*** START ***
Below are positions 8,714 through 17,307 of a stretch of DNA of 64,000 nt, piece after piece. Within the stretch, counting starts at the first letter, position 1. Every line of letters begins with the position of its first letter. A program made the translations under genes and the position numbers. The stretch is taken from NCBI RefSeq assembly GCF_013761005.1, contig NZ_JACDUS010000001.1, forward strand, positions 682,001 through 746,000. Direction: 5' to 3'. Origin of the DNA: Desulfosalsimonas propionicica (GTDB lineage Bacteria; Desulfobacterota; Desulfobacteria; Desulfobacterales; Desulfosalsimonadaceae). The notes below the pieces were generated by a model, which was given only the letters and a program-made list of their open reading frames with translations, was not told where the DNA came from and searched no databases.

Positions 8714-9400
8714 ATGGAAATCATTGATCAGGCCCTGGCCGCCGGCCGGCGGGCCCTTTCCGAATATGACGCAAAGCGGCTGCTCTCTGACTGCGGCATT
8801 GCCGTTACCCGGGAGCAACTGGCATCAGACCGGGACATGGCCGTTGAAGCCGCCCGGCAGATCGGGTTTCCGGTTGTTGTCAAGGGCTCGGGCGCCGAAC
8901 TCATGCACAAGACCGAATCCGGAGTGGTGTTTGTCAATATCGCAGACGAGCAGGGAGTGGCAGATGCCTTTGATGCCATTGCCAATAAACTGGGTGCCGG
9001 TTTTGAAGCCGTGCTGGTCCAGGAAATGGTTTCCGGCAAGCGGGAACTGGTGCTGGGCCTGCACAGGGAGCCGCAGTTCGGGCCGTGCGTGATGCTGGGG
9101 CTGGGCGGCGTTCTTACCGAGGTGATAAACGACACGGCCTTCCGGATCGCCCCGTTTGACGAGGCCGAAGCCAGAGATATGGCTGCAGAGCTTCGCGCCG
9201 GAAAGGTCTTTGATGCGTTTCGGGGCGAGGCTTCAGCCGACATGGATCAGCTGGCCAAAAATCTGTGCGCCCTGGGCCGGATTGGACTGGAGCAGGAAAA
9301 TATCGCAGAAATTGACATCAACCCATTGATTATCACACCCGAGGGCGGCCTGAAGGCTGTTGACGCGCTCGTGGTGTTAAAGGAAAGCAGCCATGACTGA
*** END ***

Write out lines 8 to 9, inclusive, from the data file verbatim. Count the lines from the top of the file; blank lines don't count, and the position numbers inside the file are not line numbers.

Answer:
9201 GAAAGGTCTTTGATGCGTTTCGGGGCGAGGCTTCAGCCGACATGGATCAGCTGGCCAAAAATCTGTGCGCCCTGGGCCGGATTGGACTGGAGCAGGAAAA
9301 TATCGCAGAAATTGACATCAACCCATTGATTATCACACCCGAGGGCGGCCTGAAGGCTGTTGACGCGCTCGTGGTGTTAAAGGAAAGCAGCCATGACTGA